Why we need to be vigilantly aware of the implications of short-sighted cuts to investment in the arts.

So far this year we’ve lost Pierre Boulez, David Bowie and Alan Rickman – and it’s only February. In their different ways and through distinct art forms, each of these three great men had a transformative effect on my own life and I’m sure on the lives of many fellow Limelight readers.

Boulez altered the way we think about art. Love him or loathe him, classical music in the second half of the 20th century can be divided into pre and post-Boulez. As he famously threatened, he really did blow up the opera houses – and much more. Bowie, through his chameleon-like personae, a common touch and music that influenced everyone from Lady Gaga to Philip Glass, in some ways achieved even more. The range of people touched by his unexpected passing has been extraordinary. And Rickman’s gifts, evident in witty, subtle performances from Barchester Towers to Hogwarts, spanned the generations.

They seem a diverse trio, but one thing they each had in common was growing up in unremarkable circumstances. Bowie and Rickman were working-class boys who got their chance in the enlightened post-war British education system. In rural France, Boulez went to the local Catholic school (perhaps somewhat less enlightened) but he soon benefitted from the best musical education that Olivier Messiaen and the Paris Conservatoire could offer. All three were ordinary, yet extraordinary lads, State educated, and encouraged to embrace the arts. Early on, their imaginations were nurtured through investment in creativity.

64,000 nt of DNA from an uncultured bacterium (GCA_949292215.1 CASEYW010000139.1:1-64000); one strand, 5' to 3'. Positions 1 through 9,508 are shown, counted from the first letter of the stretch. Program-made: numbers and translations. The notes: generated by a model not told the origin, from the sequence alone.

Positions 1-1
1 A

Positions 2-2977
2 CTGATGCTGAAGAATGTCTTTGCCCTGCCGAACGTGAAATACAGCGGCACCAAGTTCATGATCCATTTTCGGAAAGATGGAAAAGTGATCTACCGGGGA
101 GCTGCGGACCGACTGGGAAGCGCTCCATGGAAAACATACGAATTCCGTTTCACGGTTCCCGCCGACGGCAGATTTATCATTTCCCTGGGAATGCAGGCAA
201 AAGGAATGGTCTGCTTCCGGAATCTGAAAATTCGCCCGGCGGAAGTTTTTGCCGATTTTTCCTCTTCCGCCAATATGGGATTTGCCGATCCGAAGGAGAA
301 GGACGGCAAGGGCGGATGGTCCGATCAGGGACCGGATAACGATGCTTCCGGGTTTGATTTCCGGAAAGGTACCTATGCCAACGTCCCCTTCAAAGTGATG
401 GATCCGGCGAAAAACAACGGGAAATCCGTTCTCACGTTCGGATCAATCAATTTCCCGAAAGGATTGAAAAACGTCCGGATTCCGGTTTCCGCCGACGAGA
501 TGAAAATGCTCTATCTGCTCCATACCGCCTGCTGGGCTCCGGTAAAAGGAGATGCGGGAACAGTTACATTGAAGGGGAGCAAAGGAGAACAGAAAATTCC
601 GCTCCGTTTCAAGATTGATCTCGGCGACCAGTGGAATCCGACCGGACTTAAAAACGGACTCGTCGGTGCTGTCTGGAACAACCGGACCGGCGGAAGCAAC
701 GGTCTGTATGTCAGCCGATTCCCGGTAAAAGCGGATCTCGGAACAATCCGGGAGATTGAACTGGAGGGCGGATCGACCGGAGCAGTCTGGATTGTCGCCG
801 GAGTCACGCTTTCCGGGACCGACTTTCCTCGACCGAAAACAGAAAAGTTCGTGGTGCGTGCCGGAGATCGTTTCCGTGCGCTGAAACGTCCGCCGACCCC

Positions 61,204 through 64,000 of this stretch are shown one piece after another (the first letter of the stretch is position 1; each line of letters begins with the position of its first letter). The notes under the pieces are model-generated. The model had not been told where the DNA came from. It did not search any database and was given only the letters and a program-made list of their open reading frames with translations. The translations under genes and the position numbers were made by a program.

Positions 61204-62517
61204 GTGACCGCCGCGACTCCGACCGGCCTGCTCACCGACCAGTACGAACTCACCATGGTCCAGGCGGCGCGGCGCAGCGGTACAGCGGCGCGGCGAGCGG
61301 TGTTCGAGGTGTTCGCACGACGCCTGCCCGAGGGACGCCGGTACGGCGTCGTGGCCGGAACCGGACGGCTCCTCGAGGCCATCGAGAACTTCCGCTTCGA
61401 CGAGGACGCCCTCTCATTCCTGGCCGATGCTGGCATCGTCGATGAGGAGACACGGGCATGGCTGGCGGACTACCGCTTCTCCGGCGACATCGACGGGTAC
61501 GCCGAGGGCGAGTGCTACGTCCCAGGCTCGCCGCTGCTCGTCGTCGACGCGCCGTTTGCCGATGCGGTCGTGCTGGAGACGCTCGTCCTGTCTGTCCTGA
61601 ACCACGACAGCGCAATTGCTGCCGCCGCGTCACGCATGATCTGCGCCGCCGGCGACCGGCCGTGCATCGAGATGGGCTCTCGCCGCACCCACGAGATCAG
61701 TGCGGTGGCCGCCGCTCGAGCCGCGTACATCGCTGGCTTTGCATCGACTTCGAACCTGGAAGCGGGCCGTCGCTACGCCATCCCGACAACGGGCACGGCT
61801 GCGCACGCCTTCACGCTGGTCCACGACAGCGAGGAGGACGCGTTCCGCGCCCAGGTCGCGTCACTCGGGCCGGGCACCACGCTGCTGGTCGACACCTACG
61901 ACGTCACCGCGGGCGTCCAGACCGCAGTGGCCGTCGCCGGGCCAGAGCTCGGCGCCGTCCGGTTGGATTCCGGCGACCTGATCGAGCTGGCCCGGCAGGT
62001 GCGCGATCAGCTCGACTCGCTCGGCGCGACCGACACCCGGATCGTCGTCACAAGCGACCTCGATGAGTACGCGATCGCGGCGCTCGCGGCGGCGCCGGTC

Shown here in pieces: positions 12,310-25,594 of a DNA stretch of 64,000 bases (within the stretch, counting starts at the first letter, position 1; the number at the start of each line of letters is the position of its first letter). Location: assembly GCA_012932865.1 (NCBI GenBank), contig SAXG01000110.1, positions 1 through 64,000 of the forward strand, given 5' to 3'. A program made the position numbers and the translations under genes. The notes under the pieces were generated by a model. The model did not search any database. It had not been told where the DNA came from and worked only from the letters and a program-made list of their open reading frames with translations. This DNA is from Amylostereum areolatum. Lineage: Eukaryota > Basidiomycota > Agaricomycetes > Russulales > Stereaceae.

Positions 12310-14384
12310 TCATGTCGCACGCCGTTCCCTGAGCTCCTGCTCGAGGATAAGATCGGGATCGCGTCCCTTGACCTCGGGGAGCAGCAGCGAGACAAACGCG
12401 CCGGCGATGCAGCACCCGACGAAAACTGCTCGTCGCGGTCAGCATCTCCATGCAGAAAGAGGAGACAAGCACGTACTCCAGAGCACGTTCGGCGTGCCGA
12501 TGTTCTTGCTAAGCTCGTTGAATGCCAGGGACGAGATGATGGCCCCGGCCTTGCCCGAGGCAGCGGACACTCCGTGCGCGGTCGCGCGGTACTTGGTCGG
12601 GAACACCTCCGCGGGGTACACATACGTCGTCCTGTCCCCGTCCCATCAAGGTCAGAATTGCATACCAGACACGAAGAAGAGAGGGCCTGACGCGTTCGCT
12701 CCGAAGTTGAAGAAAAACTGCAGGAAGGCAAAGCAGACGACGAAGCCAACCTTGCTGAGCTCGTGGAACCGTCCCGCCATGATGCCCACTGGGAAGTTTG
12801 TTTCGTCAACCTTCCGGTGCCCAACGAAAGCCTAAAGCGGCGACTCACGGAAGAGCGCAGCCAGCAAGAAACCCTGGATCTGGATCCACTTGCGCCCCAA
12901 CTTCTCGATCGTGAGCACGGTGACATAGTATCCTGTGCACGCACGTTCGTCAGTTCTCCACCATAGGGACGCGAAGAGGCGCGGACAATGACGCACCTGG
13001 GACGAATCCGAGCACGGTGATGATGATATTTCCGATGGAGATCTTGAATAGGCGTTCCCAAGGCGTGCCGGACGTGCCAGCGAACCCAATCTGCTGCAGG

Late last year Symphony Australia let slip that neither they nor the ABC were prepared to continue to support the annual Young Performer Awards, the only national competition for young Australian musicians. This came only days after the federal Arts Minister announced he would lop a further $45 million off an undisclosed number of arts programmes. One immediate impact is that only three of 13 youth theatre companies in Australia will retain federal funding this year. Not least for the sake of the next Bowie, Rickman or Boulez, we need to be vigilantly aware of the implications of short-sighted cuts to investment in the arts. 2016 looks like a year when something will have to be done.


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